el Johnson (1709-1784) was the literary lion of his era. An essayist on many subjects, he was a moralist, lexicographer, biographer, editor and poet. In one of his best known essays, he expressed the opinion that "No species of writing is more worthy of cultivation" than biography. He felt that "every man's life may be best written by himself," but that if a biographer did the writing, it should be as close to the truth as possible. "If we owe respect to the memory of the dead, there is yet more respect to be paid to knowledge, to virtue, and to truth," he once said.

Johnson's good friend James Boswell followed this approach as he wrote his Life of Samuel Johnson. Although there were detractors, the book was both a critical and commercial success when it was first published and has been a classic of English literature for more than 200 years. Adam Sisman reveals the difficulties involved in the writing process in his enlightening and fascinating Boswell's Presumptuous Task: The Making of the Life of Dr. Johnson. Sisman demonstrates that "The story of Boswell's life as he wrote the epic Life of Johnson is itself an epic: in the process Boswell experienced an extraordinary degree of exhilaration and depression, pride, humiliation, confidence, doubt, satisfaction, hurt, loneliness, disillusionment and grief." A man of great ambition, Boswell had little to show for his efforts at the time of Johnson's death. Writing the biography "was his last hope of achieving anything worthwhile." Adam Sisman says "it was not Boswell the man that interested me, though he was a very interesting man, so much as Boswell the biographer." Sisman deals with such topics as why Boswell was attracted to Johnson as a subject, and the ways in which he went about his work. He was aware that he was breaking new ground, in part because biographies in his time were reverential toward their subjects. How did he cope with the many challenges, artistic and personal, that appeared before him? Sisman explores the crucial decisions that set Boswell's Life apart from other biographies of his time. For example, the first 53 years of Johnson's life are covered in less than one-fifth of the book. The remaining 21 years (after Boswell met Samuel Johnson) constitute more than four-fifths of the total. This, of course, allows Boswell to include himself as a "character" and gives the book what Sisman calls its "special flavour." A second crucial decision was to present Johnson's life "in scenes" as in a play, a technique that allowed the central character to engage in conversation, an art at which he was known to excel.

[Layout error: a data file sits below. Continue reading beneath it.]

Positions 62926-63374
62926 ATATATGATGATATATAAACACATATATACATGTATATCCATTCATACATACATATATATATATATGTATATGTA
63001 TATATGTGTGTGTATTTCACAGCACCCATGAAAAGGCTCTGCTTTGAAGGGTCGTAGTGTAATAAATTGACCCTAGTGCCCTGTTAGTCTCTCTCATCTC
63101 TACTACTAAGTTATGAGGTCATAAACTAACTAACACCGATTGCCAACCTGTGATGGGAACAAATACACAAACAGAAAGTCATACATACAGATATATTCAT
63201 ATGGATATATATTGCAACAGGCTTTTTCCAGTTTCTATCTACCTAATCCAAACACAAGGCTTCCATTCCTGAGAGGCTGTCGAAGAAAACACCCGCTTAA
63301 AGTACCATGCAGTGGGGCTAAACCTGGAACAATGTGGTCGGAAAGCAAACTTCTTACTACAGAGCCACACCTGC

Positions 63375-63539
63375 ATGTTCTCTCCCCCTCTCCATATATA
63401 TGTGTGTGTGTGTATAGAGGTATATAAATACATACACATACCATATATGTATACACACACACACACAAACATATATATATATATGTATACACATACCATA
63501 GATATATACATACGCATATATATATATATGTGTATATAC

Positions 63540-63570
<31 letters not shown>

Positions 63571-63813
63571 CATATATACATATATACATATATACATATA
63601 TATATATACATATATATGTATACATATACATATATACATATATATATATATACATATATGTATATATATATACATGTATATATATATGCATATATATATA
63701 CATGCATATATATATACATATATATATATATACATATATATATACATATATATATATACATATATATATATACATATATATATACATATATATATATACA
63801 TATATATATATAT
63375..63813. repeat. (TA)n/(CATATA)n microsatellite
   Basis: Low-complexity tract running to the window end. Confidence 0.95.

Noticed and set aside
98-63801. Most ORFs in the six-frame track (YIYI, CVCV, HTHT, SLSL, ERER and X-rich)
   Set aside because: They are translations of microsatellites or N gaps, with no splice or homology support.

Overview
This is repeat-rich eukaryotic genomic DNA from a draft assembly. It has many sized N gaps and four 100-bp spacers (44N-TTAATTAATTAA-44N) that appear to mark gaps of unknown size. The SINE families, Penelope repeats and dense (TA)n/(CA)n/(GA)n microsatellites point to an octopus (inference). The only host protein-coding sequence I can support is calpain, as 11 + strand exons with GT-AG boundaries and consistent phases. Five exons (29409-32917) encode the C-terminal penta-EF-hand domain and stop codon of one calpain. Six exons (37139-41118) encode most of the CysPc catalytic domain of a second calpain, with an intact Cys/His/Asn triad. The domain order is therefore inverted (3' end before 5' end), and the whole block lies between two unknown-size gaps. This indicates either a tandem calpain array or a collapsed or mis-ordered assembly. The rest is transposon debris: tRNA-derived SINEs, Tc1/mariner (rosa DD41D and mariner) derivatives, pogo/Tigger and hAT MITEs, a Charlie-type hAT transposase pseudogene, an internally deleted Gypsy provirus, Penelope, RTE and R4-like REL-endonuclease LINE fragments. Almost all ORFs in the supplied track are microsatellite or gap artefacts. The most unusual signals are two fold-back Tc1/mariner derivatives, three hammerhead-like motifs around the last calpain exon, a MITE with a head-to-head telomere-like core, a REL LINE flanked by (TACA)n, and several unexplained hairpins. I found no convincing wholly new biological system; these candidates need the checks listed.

Of particular interest, too, is the probing of what we now know to be Boswell's extraordinary literary craftsmanship. For years Boswell's literary reputation suffered because he was regarded more as a stenographer than as a writer. But now that we have his journals, we know more about his techniques. He did have a remarkable, but not infallible, memory. He wrote memoranda of various conversations, but not often on the days they occurred. As Sisman says, "Boswell's skill was to sustain the illusion that what he wrote was just what Johnson had said. . . . His artistry concealed the extent of his invention. The naivetŽ he betrayed reinforced the sense of authenticity he wished to convey." He was, too, almost obsessed about the accuracy of what he wrote. And there were problems with the sensitivities of those who had shared memories of Johnson. Sisman says that "Boswell could never free himself from the delusion that people would not mind even the most unpleasant facts being published provided they could be shown to be true." Bringing the story behind the making of a masterpiece vividly to life, Boswell's Presumptuous Task offers a unique perspective on one of the classics of English literature. It's also a fitting tribute to the man who helped turn the biography into an art form.

Roger Bishop is a regular contributor to BookPage.

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